VALORIE THOMAS: It's something that I kind of expect to come up in a way because of resistance to digging deeper and being uncomfortable.
DONNELLA: Conversations in her class can get heavy. In my day, we talked about things like police brutality, mental illness, institutional racism. And professor Thomas explained that white people who aren't used to having those discussions often feel a bunch of emotions - guilt, defensiveness, confusion, helplessness. And that sometimes leads to, you know, tears.
THOMAS: But when the discomfort comes around, then suddenly everything has to come to a screeching halt in order to care for that person.
DONNELLA: In other words, classroom conversations often can't move forward when someone is crying. Instead, the class winds up focusing on making that individual feel better rather than talking about the structural problems that come up in class.
THOMAS: And I'm not denying that people have pain. What I'm saying is that, you know, you can sit with discomfort.
DONNELLA: Professor Thomas says it's OK for people to struggle with talking about race, but it's not OK when their emotions derail conversations about important issues. So she tries to give students a bunch of tools to help them grow. One of those tools is humor.
THOMAS: I think humor is not a throwaway skill. I think humor actually helps us to balance our emotions and to endure.
DONNELLA: That goes for white people and people of color.
DAMON YOUNG: Sometimes it feels good just to make fun of racism and of racists.
DONNELLA: That's Damon Young. He's the editor-in-chief of the blog Very Smart Brothers and author of the upcoming book "What Doesn't Kill You Makes You Blacker." He says that as someone who writes about race, he has to deal with white tears all the time. But he has a strategy now.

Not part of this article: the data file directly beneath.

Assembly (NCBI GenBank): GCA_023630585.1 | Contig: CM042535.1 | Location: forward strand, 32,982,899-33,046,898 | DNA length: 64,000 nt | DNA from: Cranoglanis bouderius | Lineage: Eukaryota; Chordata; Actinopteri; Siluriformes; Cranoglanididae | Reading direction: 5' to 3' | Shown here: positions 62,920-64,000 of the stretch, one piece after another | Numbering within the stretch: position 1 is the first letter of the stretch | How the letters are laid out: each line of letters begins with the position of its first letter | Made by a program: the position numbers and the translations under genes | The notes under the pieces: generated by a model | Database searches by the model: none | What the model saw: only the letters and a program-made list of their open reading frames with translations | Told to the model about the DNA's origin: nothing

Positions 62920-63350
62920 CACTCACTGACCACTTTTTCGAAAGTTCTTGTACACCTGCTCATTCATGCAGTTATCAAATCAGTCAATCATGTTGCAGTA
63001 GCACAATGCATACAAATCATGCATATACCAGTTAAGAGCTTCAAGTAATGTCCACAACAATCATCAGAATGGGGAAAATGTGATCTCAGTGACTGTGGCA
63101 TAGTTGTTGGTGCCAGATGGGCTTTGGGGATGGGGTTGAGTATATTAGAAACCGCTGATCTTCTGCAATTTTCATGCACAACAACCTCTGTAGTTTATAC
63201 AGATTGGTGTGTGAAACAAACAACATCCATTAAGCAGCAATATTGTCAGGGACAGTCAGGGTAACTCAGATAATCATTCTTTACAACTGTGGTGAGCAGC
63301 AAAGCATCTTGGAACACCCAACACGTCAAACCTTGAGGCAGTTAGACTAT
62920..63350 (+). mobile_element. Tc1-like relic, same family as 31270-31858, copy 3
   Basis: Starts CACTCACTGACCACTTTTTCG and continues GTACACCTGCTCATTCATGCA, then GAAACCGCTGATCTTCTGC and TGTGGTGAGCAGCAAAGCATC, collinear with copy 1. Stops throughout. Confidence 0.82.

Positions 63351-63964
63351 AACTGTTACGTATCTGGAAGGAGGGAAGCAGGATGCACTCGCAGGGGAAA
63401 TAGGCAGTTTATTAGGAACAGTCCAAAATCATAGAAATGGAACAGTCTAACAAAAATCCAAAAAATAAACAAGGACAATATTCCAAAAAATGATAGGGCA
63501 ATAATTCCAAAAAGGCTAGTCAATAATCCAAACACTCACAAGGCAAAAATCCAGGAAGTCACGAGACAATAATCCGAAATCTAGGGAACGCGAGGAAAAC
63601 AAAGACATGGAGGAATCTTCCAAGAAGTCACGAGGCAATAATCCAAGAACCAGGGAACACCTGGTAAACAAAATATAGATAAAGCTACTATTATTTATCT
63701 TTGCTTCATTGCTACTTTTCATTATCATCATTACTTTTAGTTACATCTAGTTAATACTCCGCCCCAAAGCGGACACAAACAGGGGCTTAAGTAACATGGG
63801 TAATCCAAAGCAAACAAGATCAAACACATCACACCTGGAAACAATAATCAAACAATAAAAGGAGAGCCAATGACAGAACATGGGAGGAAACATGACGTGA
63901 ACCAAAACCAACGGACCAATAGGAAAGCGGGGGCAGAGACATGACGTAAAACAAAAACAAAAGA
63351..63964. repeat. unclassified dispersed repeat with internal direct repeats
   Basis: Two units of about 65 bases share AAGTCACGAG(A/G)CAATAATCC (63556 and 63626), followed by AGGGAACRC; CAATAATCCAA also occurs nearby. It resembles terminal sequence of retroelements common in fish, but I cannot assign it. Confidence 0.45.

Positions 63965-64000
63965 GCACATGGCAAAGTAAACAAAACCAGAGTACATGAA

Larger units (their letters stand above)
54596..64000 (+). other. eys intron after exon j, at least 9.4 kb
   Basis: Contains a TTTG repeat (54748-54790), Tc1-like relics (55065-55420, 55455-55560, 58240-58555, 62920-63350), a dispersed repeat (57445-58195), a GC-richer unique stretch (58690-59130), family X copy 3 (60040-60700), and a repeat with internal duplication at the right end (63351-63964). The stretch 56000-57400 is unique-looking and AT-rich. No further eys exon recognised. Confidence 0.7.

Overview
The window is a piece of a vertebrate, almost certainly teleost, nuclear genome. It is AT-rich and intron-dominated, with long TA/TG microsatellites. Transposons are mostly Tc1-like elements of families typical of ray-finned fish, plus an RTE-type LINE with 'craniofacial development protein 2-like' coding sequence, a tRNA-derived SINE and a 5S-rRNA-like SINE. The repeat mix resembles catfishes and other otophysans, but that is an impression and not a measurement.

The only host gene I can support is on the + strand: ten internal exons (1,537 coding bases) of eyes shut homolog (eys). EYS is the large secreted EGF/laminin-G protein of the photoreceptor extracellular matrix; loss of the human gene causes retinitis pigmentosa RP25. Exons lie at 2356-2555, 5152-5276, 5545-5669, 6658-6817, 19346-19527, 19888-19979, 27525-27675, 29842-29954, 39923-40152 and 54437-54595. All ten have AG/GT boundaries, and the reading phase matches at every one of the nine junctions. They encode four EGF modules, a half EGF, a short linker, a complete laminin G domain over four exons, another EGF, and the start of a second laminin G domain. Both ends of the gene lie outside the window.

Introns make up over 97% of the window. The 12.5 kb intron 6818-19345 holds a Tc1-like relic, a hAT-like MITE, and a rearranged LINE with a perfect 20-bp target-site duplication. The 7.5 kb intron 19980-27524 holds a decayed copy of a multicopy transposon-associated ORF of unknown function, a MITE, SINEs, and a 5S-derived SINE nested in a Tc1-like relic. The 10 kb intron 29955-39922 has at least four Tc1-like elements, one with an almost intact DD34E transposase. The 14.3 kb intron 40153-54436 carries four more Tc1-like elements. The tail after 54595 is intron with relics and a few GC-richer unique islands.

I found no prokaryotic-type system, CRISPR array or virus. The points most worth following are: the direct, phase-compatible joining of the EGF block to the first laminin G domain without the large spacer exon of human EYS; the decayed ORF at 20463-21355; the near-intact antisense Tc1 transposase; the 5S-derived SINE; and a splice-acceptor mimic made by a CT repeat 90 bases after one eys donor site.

YOUNG: I just take a big bucket outside, use them. And I use them to make Kool-Aid. You've never had a better glass of red Kool-Aid than one that's made with white tears.
DONNELLA: Young says the term white tears is more than just a dig at white fragility. It's a way for people of color to cope with the racism we have to deal with all the time.
YOUNG: When you're talking about ways to combat white supremacy, you know, obviously there's a place for anger and outrage and protest and resistance and all those things. But I think sometimes humor is a necessary tool, too.
DONNELLA: Professor Thomas says there are people who don't like the term white tears, even knowing its meaning, knowing that it's satire. To that, she says...
THOMAS: I do want the person or people who are offended to pause for a moment and breathe with it and see if it's really damaging them and hurting them.
DONNELLA: Or maybe, she says, there's a way in which to receive that as a critique. She says it can be a stinging critique. But more importantly, it's an invitation to see other people's humanity.
(SOUNDBITE OF FILM, "ANNIE (2014)")
WALLIS: (As Annie, singing) The sun'll come out tomorrow. Bet your bottom dollar that tomorrow...
DONNELLA: Leah Donnella, NPR News, Washington. Transcript provided by NPR, Copyright NPR.